Following assurances from National Highways Authority of India (NHAI) after they threatened to block NH 8 on Wednesday, members of a local party along with Manesar residents called off their six-day-long hunger strike to demand completion of an elevated flyover at IMT Chowk that has been in the making since 2011.
Despite the stir, there was disruption to traffic or any violence over the last six days.
Locals have been demanding the speeding up of the flyover project as the intersection draws heavy traffic driving pollution and often leading to accidents. Spanning 3 km, the flyover will connect IMT Manesar with the National Security Guard (NSG) camp. As the protesters threatened to block NH 8, the district administration, on Tuesday, issued prohibitory orders in the area.
To ensure law and order,over 50 police personnel, equipped with protective gear, were deployed at the spot on Wednesday.
Following a meeting with the NHAI officials, the protestors said the authority had agreed to accelerate the construction of the elevated flyover from Friday and hence, the decided to call of their strike.
“Since the highway has been widened, in the absence of an elevated flyover, residents of 15 villages have to cope with heavy traffic movement near their houses every day. Compounding our problems, regular traffic snarls are leading to air pollution and locals are complaining of respiratory diseases. Hence, we are in desperate need of an elevated flyover,” Kailash Kumar, a resident of Manesar village, said.
The protest was launched on March 31 by four people hailing from a local political party. Encouraged by the support of local residents, more than 50 protesters on Wednesday assembled in a tent on a vacant plot next to the IMT Chowk.
The four protestors belonged to the Rastriya Morcha Party, an outfit comprising residents hailing from Manesar village. Its president Umed Yadav had been leading the protest, which had largely gone unnoticed.
However, on Tuesday, as word of a protester’s deteriorating health spread, some residents of Manesar village and nearby areas also joined the campaign.
Word of the health scare also reached local politicians — Bimla Chaudhary, MLA from Pataudi and Rao Dharmpal, former MLA of Sohna. They promptly reached the spot and gave impetus to the protest.
As the protestors decided to throw a cordon around NH 8, senior police officers from Manesar and Gurgaon reached the spot and pacified them saying the NHAI officials will look into their demand.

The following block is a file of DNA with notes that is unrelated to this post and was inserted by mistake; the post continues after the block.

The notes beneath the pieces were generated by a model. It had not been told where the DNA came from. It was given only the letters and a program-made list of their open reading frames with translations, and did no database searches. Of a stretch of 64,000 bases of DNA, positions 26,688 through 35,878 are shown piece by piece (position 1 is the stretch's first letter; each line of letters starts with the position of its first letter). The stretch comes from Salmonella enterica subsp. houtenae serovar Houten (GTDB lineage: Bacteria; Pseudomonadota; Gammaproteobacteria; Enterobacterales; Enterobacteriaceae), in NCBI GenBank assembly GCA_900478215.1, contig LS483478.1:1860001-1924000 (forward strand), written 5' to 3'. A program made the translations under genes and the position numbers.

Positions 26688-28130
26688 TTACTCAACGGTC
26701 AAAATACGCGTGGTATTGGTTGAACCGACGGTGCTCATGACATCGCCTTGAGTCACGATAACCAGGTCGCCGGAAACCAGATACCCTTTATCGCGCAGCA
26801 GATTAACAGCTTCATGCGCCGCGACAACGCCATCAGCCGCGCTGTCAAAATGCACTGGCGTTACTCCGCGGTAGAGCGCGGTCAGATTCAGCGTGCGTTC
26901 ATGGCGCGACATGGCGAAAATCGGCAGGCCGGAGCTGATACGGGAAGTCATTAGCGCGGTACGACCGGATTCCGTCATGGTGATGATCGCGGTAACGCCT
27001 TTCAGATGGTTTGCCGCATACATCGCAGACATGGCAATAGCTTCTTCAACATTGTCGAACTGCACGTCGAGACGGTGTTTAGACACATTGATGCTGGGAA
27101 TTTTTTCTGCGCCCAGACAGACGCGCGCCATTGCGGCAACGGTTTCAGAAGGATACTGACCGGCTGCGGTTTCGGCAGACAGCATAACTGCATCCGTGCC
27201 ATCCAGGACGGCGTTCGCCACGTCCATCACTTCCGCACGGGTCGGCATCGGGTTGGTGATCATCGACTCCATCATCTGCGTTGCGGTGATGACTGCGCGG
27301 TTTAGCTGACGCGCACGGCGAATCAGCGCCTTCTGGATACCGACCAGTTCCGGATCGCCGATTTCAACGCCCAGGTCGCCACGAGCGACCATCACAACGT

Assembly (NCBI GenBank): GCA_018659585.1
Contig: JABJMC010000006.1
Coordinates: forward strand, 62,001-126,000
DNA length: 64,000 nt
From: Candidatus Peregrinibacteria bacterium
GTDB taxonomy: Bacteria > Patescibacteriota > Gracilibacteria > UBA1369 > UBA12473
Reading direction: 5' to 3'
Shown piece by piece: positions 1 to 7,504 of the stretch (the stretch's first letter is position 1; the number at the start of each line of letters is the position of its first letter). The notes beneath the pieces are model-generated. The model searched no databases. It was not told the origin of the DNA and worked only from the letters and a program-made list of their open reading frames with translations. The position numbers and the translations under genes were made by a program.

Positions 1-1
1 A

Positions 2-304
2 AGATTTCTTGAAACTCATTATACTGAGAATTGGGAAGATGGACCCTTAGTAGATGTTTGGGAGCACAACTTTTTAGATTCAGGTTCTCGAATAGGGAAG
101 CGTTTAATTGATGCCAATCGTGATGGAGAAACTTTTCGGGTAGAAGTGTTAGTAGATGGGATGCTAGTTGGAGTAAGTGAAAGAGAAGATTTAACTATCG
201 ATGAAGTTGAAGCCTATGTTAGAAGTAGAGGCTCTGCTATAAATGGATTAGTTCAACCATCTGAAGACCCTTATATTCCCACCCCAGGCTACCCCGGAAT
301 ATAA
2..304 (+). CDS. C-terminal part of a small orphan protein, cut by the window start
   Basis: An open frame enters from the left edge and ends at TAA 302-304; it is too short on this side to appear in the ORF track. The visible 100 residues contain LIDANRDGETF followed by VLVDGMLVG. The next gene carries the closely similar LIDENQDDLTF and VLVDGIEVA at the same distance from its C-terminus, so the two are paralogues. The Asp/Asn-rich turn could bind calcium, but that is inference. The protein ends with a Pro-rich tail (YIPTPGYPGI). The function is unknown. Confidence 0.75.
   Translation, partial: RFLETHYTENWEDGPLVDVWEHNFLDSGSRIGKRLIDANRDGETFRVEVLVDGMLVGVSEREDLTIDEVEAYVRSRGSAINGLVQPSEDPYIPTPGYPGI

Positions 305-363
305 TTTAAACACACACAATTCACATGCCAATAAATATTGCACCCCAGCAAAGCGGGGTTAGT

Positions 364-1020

Yadav said a delegation of villagers led by Gurgaon MLA Rao Inderjit Singh met Union minister Nitin Gadkari in July last year and handed him a memorandum highlighting their problems. Despite getting an assurance from the minister, Yadav claimed the construction continued to be carried out at a snail’s pace and hence they were forced to stage a protest.
“The villagers had met chief minister Manohar Lal Khattar in February. Though he lent support to their cause, there was little or no difference on the ground. We realised that there was little to be gained by constantly approaching bureaucrats and politicians and decided to step up our protest to garner support and force the authorities to act,” Yadav said.
While laying the foundation stones for three underpasses on the Delhi-Gurgaon Expressway in September 2016, Gadkari had assured that the construction of the elevated flyover will be completed soon.
For Subash Kishan, a resident of sector 1, the flyover holds importance as the stretch often turns into a death trap for commuters and a large number of accidents have already been reported in the area.
“Heavy vehicles from industrial areas in Sector 3 converge with vehicles heading towards Delhi and Jaipur at the intersection leading to a chaotic traffic situation. It is fraught with risks for drivers, cyclists and pedestrians from Sector 3, especially in the morning hours, as often meet with accidents. There are often head-on collisions as the traffic from Sector 3 tries to merge with the high speed expressway traffic,” Kishan said.
A senior NHAI official, speaking on condition of anonymity, said that the construction delay was temporary owing to a hold-up in the allocation of funds. He, however, didn’t say when the work was expected to resume.